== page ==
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Health, Economic Resources and the Work Decisions of Older Men

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Abstract

In this paper, we specify a dynamic programming model that addresses the interplay among health, financial resources, and the labor market behavior of men in the later part of their working lives. Unlike previous work which has typically used self reported health or disability status as a proxy for health status, we model health as a latent variable, using self reported disability status as an indicator of this latent construct. Our model is explicitly designed to account for the possibility that the reporting of disability may be endogenous to the labor market behavior we are studying. The model is estimated using data from the Health and Retirement Study. We compare results based on our model to results based on models that treat health in the typical way, and find large differences in the estimated effect of health on behavior. While estimates based on our model suggest that health has a large impact on behavior, the estimates suggest a substantially smaller role for health than we find when using standard techniques. We use our model to simulate the impact on behavior of raising the normal retirement age, eliminating early retirement altogether and eliminating the Social Security Disability Insurance program.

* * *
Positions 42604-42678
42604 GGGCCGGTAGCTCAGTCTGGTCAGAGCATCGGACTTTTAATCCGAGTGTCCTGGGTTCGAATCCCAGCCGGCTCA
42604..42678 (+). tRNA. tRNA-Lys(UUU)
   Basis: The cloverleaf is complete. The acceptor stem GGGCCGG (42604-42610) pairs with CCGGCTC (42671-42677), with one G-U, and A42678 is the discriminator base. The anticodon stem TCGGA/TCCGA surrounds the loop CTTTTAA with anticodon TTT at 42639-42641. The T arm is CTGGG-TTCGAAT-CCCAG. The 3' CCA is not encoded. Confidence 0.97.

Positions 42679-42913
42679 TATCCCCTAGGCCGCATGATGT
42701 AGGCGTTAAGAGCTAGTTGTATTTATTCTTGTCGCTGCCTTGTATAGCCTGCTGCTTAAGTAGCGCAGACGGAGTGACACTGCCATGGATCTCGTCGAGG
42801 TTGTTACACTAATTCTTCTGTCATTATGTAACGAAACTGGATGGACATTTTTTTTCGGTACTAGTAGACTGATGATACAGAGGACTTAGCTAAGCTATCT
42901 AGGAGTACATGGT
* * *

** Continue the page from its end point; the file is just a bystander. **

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Bibliographic Info

Paper provided by University of Western Ontario, Economic Policy Research Institute in its series University of Western Ontario, Economic Policy Research Institute Working Papers with number 20076.

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Date of creation: 2007
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Handle: RePEc:uwo:epuwoc:20076

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Postal: Economic Policy Research Institute, Social Science Centre, University of Western Ontario, London, Ontario, Canada N6A 5C2
Phone: 519-661-2111 Ext.85244
Web page: http://economics.uwo.ca/research/research_papers/epri_workingpapers.html

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Keywords: retirement behavior; disability insurance; social security; dynamic programming; latent Variable models;

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